Social engineering

A more active type of information gathering, social engineering is the act of exploiting humans for information or access to a target system.

Example of scanning tools

Scanning may be done to identify available entry ports or services, or they may reveal vulnerabilities present on a system or application. Scanning may be done passively or actively. Passive scanning is preferred when scanning activities need to go undetected.

  • Nmap: The most utilized scanning tool. Nmap offers passive and active network scanning capabilities that reveal network information such as: open/closed ports, IP and MAC addresses, OS details, signs of network filtering, and more.
  • Angry IP Scanner: Another tool used to scan for IP and port information.
  • Sboxr: An open-source web vulnerability tool that effectively identifies any gaps in the security of websites and web apps.
  • Kismet: A wireless scanner. Scans and sniffs wireless traffic.
  • Tenable Nessus: Vulnerability scanner that may passively or actively scan systems for open vulnerabilities. Used to identify gaps in security.

Example of enumeration tools

  • Maltego: A digital forensics tool that offers many enumeration features. May be used for DNS and network enumeration.
  • Superscan: A GUI-based tool used to enumerate Windows machines. Targets NetBIOS protocol and other proprietary protocols.

Example of system hacking tools

Once the target network’s available services, ports, network addresses, OS detail, and vulnerabilities are identified, an attacker will move to the hacking phase of the process. The system hacking phase may leverage the same tools and techniques later used for privilege escalation, such as the following:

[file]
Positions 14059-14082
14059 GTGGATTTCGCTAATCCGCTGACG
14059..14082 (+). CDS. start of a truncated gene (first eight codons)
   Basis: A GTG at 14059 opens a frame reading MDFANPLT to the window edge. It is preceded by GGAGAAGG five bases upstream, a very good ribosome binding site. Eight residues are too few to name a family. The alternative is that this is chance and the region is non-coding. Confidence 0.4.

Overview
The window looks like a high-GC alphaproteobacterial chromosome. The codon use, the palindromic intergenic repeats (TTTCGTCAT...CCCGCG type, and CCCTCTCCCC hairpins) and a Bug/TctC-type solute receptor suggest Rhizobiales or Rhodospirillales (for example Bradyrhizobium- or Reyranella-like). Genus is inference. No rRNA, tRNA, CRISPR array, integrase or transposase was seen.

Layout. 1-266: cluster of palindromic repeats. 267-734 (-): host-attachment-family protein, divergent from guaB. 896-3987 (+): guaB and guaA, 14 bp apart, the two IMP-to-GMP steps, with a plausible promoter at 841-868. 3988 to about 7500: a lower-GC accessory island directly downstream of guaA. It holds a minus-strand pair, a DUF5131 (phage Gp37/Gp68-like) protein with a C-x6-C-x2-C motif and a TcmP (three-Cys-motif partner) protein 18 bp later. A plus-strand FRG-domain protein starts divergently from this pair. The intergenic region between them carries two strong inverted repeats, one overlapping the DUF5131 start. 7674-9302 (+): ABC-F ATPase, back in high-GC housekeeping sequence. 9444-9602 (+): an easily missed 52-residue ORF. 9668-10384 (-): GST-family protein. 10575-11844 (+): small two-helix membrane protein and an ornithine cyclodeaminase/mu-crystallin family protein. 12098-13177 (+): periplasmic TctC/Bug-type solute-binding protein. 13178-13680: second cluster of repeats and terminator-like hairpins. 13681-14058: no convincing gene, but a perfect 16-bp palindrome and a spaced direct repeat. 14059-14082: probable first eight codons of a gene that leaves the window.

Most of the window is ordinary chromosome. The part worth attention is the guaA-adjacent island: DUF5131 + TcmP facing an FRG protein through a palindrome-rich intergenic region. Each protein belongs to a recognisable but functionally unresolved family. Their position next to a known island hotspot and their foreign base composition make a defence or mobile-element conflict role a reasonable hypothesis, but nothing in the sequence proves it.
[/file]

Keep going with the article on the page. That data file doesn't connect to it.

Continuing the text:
• Hashcat: A robust password cracking tool. Offers other hash cracking features such as identifying the data captured in a captured hash value.
  • IKECrack: Another cracking tool that is very efficient in cryptography tasks during hacking a system. Open-source and highly used.
  • Aircrack-ng: A suite of tools used to assess (and attack) wireless network security.
  • Aireplay-ng: Part of the Aircrack-ng suite used for manually injecting and replaying wireless frames.
  • Airmon-ng: Another Aircrack-ng tool used for disabling and enabling wireless interface monitoring capabilities.
  • hping3: A packet crafting tool that allows an attacker to make packets targeting port services.
  • Metasploit: An all-in-one penetration testing framework that assesses and aids in the exploitation of vulnerabilities of a system.
  • Cain and Abel: One of the most utilized passwords cracking exploitation tools for penetration testers and hackers.

Planting backdoors

Backdoors are entry points left behind by attackers for re-access to compromised systems. Backdoors must remain hidden from detection, therefore different techniques and tools such as the following are used to assist in maintaining and hiding backdoors: